More information

Current and Temperature Ratings

Current and Temperature Ratings Document 361-1 Current and Temperature Ratings Introduction This application note describes: How to interpret Coilcraft inductor current and temperature ratings Our current ratings measurement method and

More information

Math for the General Class Ham Radio Operator. A prerequisite math refresher for the math phobic ham

Math for the General Class Ham Radio Operator. A prerequisite math refresher for the math phobic ham Math for the General Class Ham Radio Operator A prerequisite math refresher for the math phobic ham What We Will Cover Write these down! Ohm s Law Power Circle What We Will Cover Write these down! What

More information

Coil Testing in a Manufacturing Environment

Coil Testing in a Manufacturing Environment Coil Testing in a Manufacturing Environment by Anthony Pretto, International Electro-Magnetics, Inc. Quality control is an integral part of any manufacturing process. As a part of that process, it is important

More information

Inductors in AC Circuits

Inductors in AC Circuits Inductors in AC Circuits Name Section Resistors, inductors, and capacitors all have the effect of modifying the size of the current in an AC circuit and the time at which the current reaches its maximum

More information

Ch. 20 Electric Circuits

Ch. 20 Electric Circuits Ch. 0 Electric Circuits 0. Electromotive Force Every electronic device depends on circuits. Electrical energy is transferred from a power source, such as a battery, to a device, say a light bulb. Conducting

More information

DC Ammeter Shunts. General Information. Leads. Installation. Characteristics of Manganin Shunt Cold Formed Stress Relieved

DC Ammeter Shunts. General Information. Leads. Installation. Characteristics of Manganin Shunt Cold Formed Stress Relieved General Information CSI shunts are designed for use with 50 or 100 millivolt measuring instruments, calibrated in terms of the ampere ratings of the shunt. The accuracy of our shunts is better than ±1/4%

More information

The Dielectric Voltage Withstand Test. Benefits and limitations

The Dielectric Voltage Withstand Test. Benefits and limitations The Dielectric Voltage Withstand Test Benefits and limitations The Dielectric Voltage Withstand Test Benefits and limitations The dielectric voltage withstand test is an integral part of the product safety

More information

Eðlisfræði 2, vor 2007

Eðlisfræði 2, vor 2007 [ Assignment View ] [ Pri Eðlisfræði 2, vor 2007 31. Alternating Current Circuits Assignment is due at 2:00am on Wednesday, March 21, 2007 Credit for problems submitted late will decrease to 0% after the

More information

Physics Worksheet Electric Current Section: Name:

Physics Worksheet Electric Current Section: Name: Do Now: Water Flow vs. Electric Current Models: f an electric circuit consists of wires, a battery and a light bulb, please compare the water flow in the following picture to the electric current in a

More information

The Importance of the X/R Ratio in Low-Voltage Short Circuit Studies

The Importance of the X/R Ratio in Low-Voltage Short Circuit Studies The Importance of the X/R Ratio in Low-Voltage Short Circuit Studies DATE: November 17, 1999 REVISION: AUTHOR: John Merrell Introduction In some short circuit studies, the X/R ratio is ignored when comparing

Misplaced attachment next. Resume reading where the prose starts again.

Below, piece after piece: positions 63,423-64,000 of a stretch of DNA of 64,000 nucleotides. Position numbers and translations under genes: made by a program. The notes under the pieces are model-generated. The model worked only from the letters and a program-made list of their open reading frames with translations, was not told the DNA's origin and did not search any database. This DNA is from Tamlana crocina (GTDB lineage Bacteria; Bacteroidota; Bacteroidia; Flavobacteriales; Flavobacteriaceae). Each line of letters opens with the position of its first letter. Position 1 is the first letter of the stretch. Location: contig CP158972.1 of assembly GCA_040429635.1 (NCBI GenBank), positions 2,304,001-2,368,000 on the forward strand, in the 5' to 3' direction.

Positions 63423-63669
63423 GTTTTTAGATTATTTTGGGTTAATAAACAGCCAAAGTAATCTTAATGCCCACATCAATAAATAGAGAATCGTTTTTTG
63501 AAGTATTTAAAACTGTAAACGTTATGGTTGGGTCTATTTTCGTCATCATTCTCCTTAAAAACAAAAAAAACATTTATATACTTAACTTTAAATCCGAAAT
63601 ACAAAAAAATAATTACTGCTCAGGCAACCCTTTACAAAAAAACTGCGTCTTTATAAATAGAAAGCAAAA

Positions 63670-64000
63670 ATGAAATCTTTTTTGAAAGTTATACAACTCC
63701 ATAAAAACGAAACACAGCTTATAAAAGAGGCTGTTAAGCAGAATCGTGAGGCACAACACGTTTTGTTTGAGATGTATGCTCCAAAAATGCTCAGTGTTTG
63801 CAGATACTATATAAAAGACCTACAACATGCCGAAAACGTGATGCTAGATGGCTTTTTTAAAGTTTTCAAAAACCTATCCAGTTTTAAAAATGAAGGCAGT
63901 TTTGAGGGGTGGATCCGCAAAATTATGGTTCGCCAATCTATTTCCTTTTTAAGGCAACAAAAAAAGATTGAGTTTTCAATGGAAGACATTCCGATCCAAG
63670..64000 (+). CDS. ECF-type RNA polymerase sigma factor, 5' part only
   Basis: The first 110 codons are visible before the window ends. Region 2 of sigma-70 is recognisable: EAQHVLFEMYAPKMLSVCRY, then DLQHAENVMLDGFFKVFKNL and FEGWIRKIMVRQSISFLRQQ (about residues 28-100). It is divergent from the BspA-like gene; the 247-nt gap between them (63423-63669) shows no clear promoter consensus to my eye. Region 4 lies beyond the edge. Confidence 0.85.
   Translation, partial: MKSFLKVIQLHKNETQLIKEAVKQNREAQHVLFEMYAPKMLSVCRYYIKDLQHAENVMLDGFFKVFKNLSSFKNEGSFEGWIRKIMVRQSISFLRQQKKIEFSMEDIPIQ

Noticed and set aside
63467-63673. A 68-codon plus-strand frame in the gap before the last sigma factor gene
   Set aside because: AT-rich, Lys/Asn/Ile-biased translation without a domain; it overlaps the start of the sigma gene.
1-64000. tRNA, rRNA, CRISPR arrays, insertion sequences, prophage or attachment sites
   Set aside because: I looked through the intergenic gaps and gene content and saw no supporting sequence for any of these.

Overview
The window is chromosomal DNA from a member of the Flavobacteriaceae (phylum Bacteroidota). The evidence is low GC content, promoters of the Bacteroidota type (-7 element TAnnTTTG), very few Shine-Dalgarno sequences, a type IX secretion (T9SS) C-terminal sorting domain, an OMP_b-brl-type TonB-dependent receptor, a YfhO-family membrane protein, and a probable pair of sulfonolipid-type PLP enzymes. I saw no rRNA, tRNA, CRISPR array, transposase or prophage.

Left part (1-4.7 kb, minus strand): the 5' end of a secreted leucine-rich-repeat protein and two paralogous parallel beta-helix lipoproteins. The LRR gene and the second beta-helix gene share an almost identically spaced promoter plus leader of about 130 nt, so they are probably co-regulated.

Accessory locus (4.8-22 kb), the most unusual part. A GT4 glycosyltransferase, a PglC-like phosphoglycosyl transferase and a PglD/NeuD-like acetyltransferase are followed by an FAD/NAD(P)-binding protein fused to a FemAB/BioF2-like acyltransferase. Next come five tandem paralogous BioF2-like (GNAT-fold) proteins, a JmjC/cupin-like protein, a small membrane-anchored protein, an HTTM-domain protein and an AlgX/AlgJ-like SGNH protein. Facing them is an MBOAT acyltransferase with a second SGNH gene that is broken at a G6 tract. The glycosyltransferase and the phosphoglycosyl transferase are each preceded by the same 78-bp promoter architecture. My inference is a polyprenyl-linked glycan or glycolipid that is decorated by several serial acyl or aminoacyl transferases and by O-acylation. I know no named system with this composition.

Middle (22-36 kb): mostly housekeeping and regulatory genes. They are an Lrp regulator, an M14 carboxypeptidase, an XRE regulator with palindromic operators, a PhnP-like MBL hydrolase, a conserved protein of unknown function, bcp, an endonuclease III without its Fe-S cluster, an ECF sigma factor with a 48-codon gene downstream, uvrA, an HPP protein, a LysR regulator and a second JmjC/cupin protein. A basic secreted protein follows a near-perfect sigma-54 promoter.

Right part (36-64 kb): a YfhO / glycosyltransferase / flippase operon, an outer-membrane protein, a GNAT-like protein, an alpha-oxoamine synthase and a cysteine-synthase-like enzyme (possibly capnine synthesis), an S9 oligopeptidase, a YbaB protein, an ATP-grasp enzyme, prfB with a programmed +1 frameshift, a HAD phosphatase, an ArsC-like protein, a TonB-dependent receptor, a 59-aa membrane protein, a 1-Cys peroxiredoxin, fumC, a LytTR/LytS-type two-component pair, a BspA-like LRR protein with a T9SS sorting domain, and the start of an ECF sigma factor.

More information

Ohm s Law. Electrical Quantity Description Unit Water Analogy Voltage or Potential Difference

Ohm s Law. Electrical Quantity Description Unit Water Analogy Voltage or Potential Difference Ohm s Law Experiment 25 The fundamental relationship among the three important electrical quantities current, voltage, and resistance was discovered by Georg Simon Ohm. The relationship and the unit of

More information

DIELECTRIC WITHSTAND TESTING OF MODULAR AND MANUFACTURED HOMES

DIELECTRIC WITHSTAND TESTING OF MODULAR AND MANUFACTURED HOMES DIELECTRIC WITHSTAND TESTING OF MODULAR AND MANUFACTURED HOMES The controversy of AC vs. DC Dielectric Withstand testing of modular and manufactured homes has been an issue for years in part due to a misunderstanding

More information

RC NETWORKS SALES GUIDE

RC NETWORKS SALES GUIDE SALES GUIDE INTRODUCTION TO Recent developments in electronic equipment have shown the following trends: Increasing demands for numerical control machines, robotics and technically advanced appliances

More information

People s Physics Book

People s Physics Book The Big Ideas: The name electric current is given to the phenomenon that occurs when an electric field moves down a wire at close to the speed of light. Voltage is the electrical energy density (energy

More information

P150A Experimental Lab #7 Ohm s Law (Ver A 10/12)

P150A Experimental Lab #7 Ohm s Law (Ver A 10/12) Ohm s Law The fundamental relationship among the three important electrical quantities current, voltage, and resistance was discovered by Georg Simon Ohm. The relationship and the unit of electrical resistance

More information

Application Guide Film Capacitors

Application Guide Film Capacitors Capacitance Change vs. Temperature Insulation Resistance vs. Temperature Polyester Typical Characteristics at 1 khz % Capacitance Change % Capacitance Change Polypropylene Typical Characteristics at 1

More information

A Practical Guide to Dielectric Testing

A Practical Guide to Dielectric Testing Chroma Systems Solutions, Inc. A Practical Guide to Dielectric Testing 19032 Series Electrical Safety Analyzer & 19050 Series Hipot Tester AC/DC/IR/SCAN Keywords: Dielectric tests, insulation resistance

More information

Reed Switch Signal / Electrical Requirements